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Louisiana’s health care desert puts women, children at risk, doctors say

A hospital in Louisiana sent a mother home “with a prayer” during a miscarriage, she said.

Caitlin Joshua was given an ultrasound at Women’s Hospital in Baton Rouge. They examined and observed him. There he says the treatment is over.

“And so I said, ‘Okay – so is it an abortion?’ And the young lady, she said, ‘I–I can’t really tell you right now. I don’t know.’ And I said, ‘Well, what do you mean you don’t know? We did the ultrasound,'” Joshua said. “I think he said ‘We’re just sending you home with a prayer, we’re going to hope for the best.'”

Women’s Hospital told 60 Minutes: “It’s complicated…when the diagnosis of early pregnancy loss is unclear, the standard of care is waiting.”

The next day, when the bleeding and cramping became unbearable, Joshua sought help at a second hospital, Baton Rouge General, where a doctor ordered another ultrasound.

“He straight up said, ‘It doesn’t look like a baby at all. Are you sure you’ve ever been pregnant? It just looks like a cyst,'” Joshua told 60 Minutes correspondent Sherin Alfonsi.


Caitlin Joshua with her family

60 minutes

At both hospitals, Joshua said medical providers avoided directly answering her questions about whether she was having an abortion. Joshua said her discharge papers only mentioned a “probable” miscarriage.

“I have to believe, and I know, the ambiguity of the abortion ban in this state is the reason there is so much fear around doctors doing their job,” Joshua said.

A spokeswoman for Baton Rouge General said every patient is different. They said that since the abortion ban began, “they have not changed the way they conduct abortions or the options available to them”. The hospital’s discharge instructions left Joshua with one option — to take Tylenol and watch for worsening symptoms.

Because the new law was implemented to ban abortions in most cases, many doctors in Louisiana were afraid to provide care commonly used to treat abortions — such as a D-&C, a surgical procedure or the pill — because the same procedures are used to treat miscarriages. . Abortion and may now be viewed as illegal in Louisiana – potentially landing health care providers in jail.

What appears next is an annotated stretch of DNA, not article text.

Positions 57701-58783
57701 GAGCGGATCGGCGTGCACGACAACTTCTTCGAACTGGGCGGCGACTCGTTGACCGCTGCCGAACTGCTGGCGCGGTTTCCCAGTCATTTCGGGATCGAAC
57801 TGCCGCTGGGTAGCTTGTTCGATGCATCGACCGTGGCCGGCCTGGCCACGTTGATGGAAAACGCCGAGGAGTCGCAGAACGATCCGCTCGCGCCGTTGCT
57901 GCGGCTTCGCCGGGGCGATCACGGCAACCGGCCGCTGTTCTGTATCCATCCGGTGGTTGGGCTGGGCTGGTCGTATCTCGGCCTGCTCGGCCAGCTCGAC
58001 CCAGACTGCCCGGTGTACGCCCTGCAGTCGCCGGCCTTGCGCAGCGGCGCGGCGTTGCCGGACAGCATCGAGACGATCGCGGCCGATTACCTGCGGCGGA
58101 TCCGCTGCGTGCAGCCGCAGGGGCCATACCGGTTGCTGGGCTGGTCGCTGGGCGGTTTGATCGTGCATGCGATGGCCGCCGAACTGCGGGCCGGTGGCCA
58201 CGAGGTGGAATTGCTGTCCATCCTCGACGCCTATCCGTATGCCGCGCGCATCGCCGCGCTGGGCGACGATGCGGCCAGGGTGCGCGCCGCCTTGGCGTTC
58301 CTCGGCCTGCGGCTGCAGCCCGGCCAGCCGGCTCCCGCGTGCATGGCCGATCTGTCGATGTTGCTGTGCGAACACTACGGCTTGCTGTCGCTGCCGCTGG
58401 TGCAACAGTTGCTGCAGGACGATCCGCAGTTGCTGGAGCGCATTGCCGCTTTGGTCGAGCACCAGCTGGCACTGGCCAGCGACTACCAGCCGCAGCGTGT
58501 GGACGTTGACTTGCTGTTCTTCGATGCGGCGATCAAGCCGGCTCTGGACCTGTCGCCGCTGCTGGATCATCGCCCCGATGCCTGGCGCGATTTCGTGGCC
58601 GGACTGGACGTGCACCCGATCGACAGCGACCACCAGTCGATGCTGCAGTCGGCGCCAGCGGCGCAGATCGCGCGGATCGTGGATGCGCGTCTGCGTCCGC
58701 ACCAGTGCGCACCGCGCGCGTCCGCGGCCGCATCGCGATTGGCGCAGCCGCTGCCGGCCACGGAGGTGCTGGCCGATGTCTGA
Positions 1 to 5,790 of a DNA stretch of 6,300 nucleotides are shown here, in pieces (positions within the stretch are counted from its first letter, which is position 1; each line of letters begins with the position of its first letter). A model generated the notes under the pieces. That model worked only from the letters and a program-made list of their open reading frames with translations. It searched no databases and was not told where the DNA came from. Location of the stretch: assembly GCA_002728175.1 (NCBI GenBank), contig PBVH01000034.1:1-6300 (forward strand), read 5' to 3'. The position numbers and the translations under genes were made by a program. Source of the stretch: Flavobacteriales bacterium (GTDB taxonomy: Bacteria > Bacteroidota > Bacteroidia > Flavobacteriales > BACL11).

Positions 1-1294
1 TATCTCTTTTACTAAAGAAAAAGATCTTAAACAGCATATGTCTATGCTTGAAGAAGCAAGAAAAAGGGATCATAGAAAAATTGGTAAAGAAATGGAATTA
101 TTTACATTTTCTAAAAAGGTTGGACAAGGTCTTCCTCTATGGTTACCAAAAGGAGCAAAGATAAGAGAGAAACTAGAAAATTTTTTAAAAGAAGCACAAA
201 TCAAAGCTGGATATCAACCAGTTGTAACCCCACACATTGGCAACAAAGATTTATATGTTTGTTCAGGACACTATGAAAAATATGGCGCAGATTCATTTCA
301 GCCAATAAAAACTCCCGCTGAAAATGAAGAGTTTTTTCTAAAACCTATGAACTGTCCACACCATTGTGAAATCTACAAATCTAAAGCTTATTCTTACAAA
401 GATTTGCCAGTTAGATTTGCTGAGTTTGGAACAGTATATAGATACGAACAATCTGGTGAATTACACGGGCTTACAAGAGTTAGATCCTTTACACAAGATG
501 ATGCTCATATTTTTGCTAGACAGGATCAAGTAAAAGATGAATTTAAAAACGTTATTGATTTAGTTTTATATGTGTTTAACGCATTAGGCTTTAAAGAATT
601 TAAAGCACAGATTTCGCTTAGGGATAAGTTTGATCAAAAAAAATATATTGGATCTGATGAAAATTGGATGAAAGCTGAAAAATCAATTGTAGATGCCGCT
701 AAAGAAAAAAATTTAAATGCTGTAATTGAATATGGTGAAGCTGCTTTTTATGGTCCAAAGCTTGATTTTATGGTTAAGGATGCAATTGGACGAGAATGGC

Maternity care was already challenging in the state before the law was passed. The United States holds the sad distinction of being One of the highest rates of pregnancy-related deaths According to the World Health Organization in the developed world. Women in the United States are 10 or more times more likely to die from pregnancy than mothers in Poland, Spain, or Norway. Some of the worst statistics come out of the South, where deep pockets of poverty, health care deserts and racial disparities have long put women and their children at greater risk.

Where you live may increase the risk. According to the March of Dimes, one-third of Louisiana’s 64 parishes are maternal health care deserts. More than 51,000 women in the state remain without easy access to care. They are three times more likely to die from pregnancy-related causes, according to a Tulane University study published in Women’s Health Issues.

Assumption Parish, a rural county with a population of 21,000, has a doctor shortage Moms Theresa Dubois and Brittany Cavalier, both expecting their third child, travel up to 45 minutes to the nearest pediatrician and an hour, 35 minutes to the nearest OB-GYN.


Sharyn Alfosni walks with Brittany Cavaliere and Theresa Dubois

60 minutes

“Oh, it’s a nightmare,” Dubois said. “It’s a lot. It’s a lot of emotion. It’s a lot in the car. It’s just a lot on your body, just waiting that long to get help.”

Assumption is the only hospital not equipped to deliver babies. Mothers have to drive more than an hour to the hospital in Baton Rouge to give birth.

“I mean, we’re supposed to be one of the best countries in the world. And you, you’re just leaving women out to dry,” Cavaliere said.